When Texas Gov. Gregg Abbott decided to use the human suffering and displacement of immigrant families as a cheap electoral punching bag, Chicagoans of all stripes and colors turned up to back our words with action. People distributed food, lawyers showed up to enforce legal rights and shelters opened their doors to tired babies in need of warm beds.
Our tradition as a welcoming city for immigrants and refugees spans decades, from Black people fleeing Southern racist terrorism after reconstruction, to Eastern Europeans escaping rabid antisemitism, from Irish workers fleeing famine, to Central Americans breaking free from economic displacement and gang violence. The toxic politics of the American right will not shake our core belief that we are all better off because of immigration, and that our identity – as a city and country – is wedded to an unconditional embrace of those who come here seeking opportunity and peace. We cannot relent in this conviction when it comes to our public schools.
Immigrant children deserve and are legally entitled to an education, regardless of their language, legal status, or country of origin. This requires tireless work on behalf of teachers and community organizers to not only enroll these children into schools as soon as they arrive, but to ensure that these schools are welcoming centers, fully funded and staffed, and ready to educate and heal.
Members of the Latinx Caucus have had the privilege of working with scores of newcomer students, mostly from Central and South America. The work is challenging beyond words. A majority of our instructional resources, including CPS’ new Skyline curriculum, are available only in English, as are selective enrollment tests for high school applications.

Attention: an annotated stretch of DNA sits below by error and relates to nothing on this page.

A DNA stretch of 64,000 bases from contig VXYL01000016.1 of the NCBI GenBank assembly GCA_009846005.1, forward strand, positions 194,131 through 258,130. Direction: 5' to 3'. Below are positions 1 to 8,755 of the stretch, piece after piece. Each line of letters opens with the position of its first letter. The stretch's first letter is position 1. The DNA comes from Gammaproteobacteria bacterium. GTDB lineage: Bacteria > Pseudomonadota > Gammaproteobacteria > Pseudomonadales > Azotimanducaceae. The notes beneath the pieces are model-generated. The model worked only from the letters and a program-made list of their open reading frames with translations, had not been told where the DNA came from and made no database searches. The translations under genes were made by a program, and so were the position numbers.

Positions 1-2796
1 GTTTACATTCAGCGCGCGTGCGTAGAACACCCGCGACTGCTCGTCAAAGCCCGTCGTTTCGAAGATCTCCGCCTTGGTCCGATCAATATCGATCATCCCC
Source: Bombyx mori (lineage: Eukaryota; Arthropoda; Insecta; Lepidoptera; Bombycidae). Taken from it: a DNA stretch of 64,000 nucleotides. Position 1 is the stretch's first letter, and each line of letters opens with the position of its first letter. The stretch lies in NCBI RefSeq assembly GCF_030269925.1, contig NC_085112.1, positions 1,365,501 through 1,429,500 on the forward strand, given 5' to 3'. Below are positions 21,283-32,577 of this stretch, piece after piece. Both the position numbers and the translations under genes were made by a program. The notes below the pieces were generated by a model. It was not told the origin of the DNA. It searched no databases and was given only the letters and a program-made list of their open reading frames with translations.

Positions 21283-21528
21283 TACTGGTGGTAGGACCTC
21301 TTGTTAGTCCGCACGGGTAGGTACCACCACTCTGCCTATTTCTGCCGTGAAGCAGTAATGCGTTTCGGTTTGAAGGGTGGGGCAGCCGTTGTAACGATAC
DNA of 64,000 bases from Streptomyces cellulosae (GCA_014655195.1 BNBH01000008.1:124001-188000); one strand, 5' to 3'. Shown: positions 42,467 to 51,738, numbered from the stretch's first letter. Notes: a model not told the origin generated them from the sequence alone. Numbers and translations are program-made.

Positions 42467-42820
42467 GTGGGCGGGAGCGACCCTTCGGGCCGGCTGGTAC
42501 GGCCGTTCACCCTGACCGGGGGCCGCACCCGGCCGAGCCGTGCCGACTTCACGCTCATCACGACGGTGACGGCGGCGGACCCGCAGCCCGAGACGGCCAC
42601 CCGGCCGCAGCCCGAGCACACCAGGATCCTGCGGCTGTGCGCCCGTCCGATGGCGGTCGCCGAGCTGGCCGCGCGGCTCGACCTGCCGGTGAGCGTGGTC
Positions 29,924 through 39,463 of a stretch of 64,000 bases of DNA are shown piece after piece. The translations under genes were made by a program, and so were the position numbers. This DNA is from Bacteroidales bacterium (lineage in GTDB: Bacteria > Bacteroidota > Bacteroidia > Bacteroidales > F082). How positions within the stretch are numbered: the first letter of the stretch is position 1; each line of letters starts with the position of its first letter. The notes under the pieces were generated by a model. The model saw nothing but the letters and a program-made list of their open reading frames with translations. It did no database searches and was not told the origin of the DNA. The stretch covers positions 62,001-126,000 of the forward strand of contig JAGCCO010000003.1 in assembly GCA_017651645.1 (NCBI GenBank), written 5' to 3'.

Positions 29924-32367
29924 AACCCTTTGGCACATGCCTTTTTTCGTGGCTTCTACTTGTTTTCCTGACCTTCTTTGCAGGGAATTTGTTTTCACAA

Combined with the chronic shortage of bilingual teachers, we have our work cut out for us. Many of our newcomer students bring trauma and pain from family separations, maltreatment while in custody at the border or unimaginable violence they have witnessed. We are in dire need of more bilingual social workers as the city’s solidarity must extend to the funding and programming we provide in our schools.
Mayor Lori Lightfoot and CPS CEO Pedro Martinez must make real commitments to ensuring that our schools become the sanctuaries we profess them to be. The reactionary, anti-immigrant forces in this country wish to cast aside these humans arriving here as punishment for our municipal sanctuary city ordinance, but Chicagoans know better.
These newcomers are a blessing and an opportunity for a school district struggling with declining enrollment, which has brought disastrous school closings and budget cuts. Chicago, with its shrinking population, needs to truly welcome new immigrants in word and in deed – not only as the just, moral and humane thing to do – but because our well-being as a city and society depends on it.
We ask CPS, the mayor, school and district administrators, and teachers to make this moment count. Set it straight that Chicago is a city of immigrants, workers, teachers and students all working together for justice, peace and healing.